May 22, 2024

Relationships and the Magic Ratio

By Zachariah Seifert
Mental Health & Wellbeing

Relationships are Challenging

Have you ever had a really bad day? A day where you may be confused about how it went downhill so quickly? Have you ever looked back at how things unfolded, reflected on how it got to a specific point, and tried to understand how to avoid the same outcome in the future? Did you notice anything? What about micro interactions, thoughts, words, etc.? Could these have gone differently? Can you see a completely different outcome if they did? This happens all the time within relationships and communication between people.

I would imagine that we have all been there; angry, sad, disappointed, hurt, etc. The struggle to understand how we got to a specific emotional state is sometimes haunting. If you can analyze the various details, you may find a fascinating response; as well as a potential solution to avoid the same outcome in the future. Negativity is extremely accessible; it might just be unlimited. The amount of potential negativity that we can experience in a day seems overwhelming. We see this in media coverage (after all, scandal sells) and news, work, school, and so many places. We also see it specifically within relationships.

Research to Help Make Sense of it All

Have you ever heard of the “Fight or Flight” response? If you have, you know that there is a negative stimulant that engages this response physiologically, usually the proverbial “Bear in the Woods” OR “Danger”. Throughout time, humans have become conditioned to respond at a heightened level of awareness to those negative stimulants that feel unsafe. This tends to be extremely helpful when life and death are in the balance. However, the response can create harm in situations that are not directly linked to a life and death scenario (for example, in relationship conflict). No wonder we’re so hyper focused on the negativity all around us! We want to survive! Ultimately, the adaptation is helpful as a survival mechanism, but often holds people back in relationships.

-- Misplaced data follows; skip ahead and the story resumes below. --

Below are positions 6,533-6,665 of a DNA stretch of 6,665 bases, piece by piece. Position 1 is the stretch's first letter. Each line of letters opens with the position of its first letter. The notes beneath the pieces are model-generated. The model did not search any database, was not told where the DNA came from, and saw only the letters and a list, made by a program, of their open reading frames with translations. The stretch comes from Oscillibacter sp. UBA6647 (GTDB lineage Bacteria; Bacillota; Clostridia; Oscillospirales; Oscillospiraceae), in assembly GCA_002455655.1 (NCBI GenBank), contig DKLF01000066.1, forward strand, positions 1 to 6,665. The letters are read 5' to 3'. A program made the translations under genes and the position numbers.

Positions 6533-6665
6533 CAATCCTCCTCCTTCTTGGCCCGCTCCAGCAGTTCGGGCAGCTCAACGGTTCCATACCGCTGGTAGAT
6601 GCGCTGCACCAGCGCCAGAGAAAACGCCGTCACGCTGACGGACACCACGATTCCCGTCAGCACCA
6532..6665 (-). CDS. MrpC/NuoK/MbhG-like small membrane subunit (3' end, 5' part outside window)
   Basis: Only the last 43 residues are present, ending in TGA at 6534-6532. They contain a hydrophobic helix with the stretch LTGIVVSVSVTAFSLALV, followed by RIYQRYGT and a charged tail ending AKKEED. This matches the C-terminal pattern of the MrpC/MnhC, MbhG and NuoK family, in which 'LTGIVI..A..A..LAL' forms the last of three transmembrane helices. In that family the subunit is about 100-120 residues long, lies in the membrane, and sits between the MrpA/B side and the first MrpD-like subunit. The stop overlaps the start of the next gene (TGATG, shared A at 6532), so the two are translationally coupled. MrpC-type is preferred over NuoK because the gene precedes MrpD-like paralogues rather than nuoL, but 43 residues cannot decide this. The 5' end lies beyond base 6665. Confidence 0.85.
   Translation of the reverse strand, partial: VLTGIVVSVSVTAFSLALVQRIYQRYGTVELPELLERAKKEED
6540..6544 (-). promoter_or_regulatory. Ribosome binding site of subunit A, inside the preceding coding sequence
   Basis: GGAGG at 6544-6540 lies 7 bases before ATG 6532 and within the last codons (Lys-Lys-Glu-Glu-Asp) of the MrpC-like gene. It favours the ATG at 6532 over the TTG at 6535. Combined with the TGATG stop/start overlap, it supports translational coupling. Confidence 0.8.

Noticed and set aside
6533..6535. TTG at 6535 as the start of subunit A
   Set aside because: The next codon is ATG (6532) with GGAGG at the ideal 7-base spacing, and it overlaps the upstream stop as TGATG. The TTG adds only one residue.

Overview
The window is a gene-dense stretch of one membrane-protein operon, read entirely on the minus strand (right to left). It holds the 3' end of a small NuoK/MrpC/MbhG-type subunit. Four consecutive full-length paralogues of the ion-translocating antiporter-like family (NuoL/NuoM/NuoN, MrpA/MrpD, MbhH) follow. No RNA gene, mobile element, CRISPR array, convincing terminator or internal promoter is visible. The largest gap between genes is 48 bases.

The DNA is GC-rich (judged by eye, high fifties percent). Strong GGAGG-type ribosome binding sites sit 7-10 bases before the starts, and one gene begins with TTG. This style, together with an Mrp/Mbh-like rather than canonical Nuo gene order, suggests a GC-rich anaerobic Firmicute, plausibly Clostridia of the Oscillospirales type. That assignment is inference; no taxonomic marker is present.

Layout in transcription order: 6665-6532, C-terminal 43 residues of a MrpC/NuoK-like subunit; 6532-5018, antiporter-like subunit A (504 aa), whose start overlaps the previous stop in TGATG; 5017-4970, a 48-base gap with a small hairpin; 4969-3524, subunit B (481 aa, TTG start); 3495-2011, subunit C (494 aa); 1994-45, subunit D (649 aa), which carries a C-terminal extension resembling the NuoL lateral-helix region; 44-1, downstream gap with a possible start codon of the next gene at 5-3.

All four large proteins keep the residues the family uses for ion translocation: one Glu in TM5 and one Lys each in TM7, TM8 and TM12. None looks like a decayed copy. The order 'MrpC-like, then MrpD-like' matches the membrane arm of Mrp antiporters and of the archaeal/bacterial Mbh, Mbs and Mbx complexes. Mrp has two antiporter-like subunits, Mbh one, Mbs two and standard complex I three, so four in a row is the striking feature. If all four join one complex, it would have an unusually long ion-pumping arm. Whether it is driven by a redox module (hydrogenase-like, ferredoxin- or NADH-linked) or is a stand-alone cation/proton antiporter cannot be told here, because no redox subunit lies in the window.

Dr. John Gottman and Robert Levenson began research on relational conflict in the 1970’s aimed at understanding patterns, pitfalls, and communication challenges. The research was later used to help couples work through relationship struggles in healthy and helpful ways. Their findings were simple, but critical in helping understand how to navigate conflict and succeed at repair within relationships. The central difference between happy and unhappy couples was found to be the balance between positive and negative interactions during conflict. This “magic ratio” is 5 positive interactions to 1 negative interaction. So, for each negative interaction in a relationship, successful relationships have five (or more) positive interactions. These positive interactions are working to repair the hurt and emotional load of the negative interaction. The negative interactions seem to be more obvious based on the “Fight or Flight” model, so utilizing the positive counter interactions is crucial in repairing conflicts. .